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NR 293 Final Exam Concept Review Pathophysiology


Hiatal Hernia: Causes, Signs, and Symptoms

Hiatal Hernia: A condition characterized by the protrusion of the upper part of the stomach through the diaphragm. A short esophagus, trauma, or weak muscles can cause it. Symptoms include heartburn, belching, lying down discomfort, and substernal pain.

Microorganisms, allergies, alcohol consumption, and other factors. Chronic gastritis is often associated with Helicobacter pylori infection, the use of NSAIDs, and excessive alcohol intake. Symptoms include loss of appetite, nausea, vomiting, hematemesis (vomiting blood), and abdominal pain. Peptic Ulcer Disease: The formation of ulcers in the esophagus, stomach, or duodenum. The leading causes are Helicobacter pylori infection, the use of NSAIDs, and a condition known as Zollinger-Ellison Syndrome. Symptoms include pain, nausea, vomiting, and weight loss.

NR 293 Final Exam Concept Review Pathophysiology

Cholelithiasis: The formation of gallstones in the gallbladder. The development of gallstones can be attributed to obstruction, high-fat diet, certain medications, age, and ethnicity. Symptoms may be absent in some cases, but excess cholesterol or bilirubin can lead to the formation of gallstones. Hepatitis- Hepatitis refers to the inflammation of the liver and is categorized into types A, B, and C. The transmission and symptoms vary depending on the type of hepatitis. The stages of hepatitis include the prodromal phase, jaundice (yellowing of the skin and eyes), and the recovery stage.

Hepatic Encephalopathy- A condition characterized by the loss of brain function due to liver damage. Symptoms include forgetfulness, musty breath, handshaking, and slurred speech. The state is diagnosed through blood tests. Cirrhosis: A progressive and irreversible liver disease. The leading causes of cirrhosis are excessive alcohol consumption and hepatitis. Symptoms include liver inflammation, scar tissue formation, fatigue, loss of appetite, ascites (fluid buildup in the abdomen), jaundice, and complications such as infections and the development of esophageal varices.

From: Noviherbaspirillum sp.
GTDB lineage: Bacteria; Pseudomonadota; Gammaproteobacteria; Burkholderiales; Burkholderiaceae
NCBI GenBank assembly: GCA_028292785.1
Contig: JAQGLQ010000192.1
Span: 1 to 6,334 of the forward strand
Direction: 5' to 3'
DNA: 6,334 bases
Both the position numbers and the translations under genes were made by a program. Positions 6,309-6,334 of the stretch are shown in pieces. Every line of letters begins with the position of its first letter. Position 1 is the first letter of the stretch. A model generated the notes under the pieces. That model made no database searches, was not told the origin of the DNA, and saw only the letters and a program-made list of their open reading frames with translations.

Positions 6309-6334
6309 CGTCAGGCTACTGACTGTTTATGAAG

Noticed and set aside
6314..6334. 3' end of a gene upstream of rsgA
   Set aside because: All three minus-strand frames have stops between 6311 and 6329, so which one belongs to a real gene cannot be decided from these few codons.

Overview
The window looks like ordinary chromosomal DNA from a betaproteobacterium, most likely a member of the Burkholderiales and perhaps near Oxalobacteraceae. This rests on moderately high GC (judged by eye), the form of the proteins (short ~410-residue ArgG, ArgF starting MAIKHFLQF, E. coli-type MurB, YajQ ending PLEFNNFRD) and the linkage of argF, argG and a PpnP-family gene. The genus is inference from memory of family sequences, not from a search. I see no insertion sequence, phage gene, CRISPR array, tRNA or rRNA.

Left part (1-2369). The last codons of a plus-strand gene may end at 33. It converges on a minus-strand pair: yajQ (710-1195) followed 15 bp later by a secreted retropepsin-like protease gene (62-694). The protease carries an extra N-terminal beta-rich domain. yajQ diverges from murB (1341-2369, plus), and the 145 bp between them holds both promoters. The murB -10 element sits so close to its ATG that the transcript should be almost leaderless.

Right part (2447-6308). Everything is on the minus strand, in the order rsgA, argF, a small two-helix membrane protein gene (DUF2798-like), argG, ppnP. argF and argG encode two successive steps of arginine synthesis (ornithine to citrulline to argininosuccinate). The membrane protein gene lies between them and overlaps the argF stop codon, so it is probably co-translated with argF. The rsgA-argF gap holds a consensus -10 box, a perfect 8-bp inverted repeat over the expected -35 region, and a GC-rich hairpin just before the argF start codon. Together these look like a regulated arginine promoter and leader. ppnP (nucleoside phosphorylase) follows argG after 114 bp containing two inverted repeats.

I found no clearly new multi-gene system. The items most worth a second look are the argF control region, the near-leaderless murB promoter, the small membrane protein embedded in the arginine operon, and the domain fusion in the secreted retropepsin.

NR 293 Final Exam Concept Review Pathophysiology

Esophageal Varices: Abnormal veins in the lower part of the esophagus that occur due to blockage of liver blood flow. Symptoms may not be present in many cases, including bleeding and shock. Complications of esophageal varices include liver failure, bleeding, and potentially life-threatening conditions. Crohn’s Disease- A chronic inflammatory bowel disease that can affect any part of the digestive tract. It is characterized by the presence of ulcers throughout the intestines.

Symptoms include non-bloody diarrhea, abdominal pain, malabsorption, and weight loss. Ulcerative Colitis- An inflammatory bowel disease that primarily affects the colon and rectum. It is characterized by inflammation starting at the rectum and progressing upward. Symptoms include abdominal pain, bloody diarrhea, tenesmus (urge to have a bowel movement), and fever.

NR 293 Final Exam Concept Review Pathophysiology

Appendicitis: The inflammation of the appendix, often resulting from obstruction, infection, or ischemia (reduced blood supply). Symptoms include pain in the epigastric region (upper abdomen) and right lower quadrant, tenderness, and fever. Prompt medical attention and surgical removal of the inflamed appendix are typically required. Intestinal Obstruction: A condition characterized by the blockage of the intestines, leading to crampy abdominal pain, vomiting, and abdominal distention. Causes of intestinal obstruction include constipation, previous.

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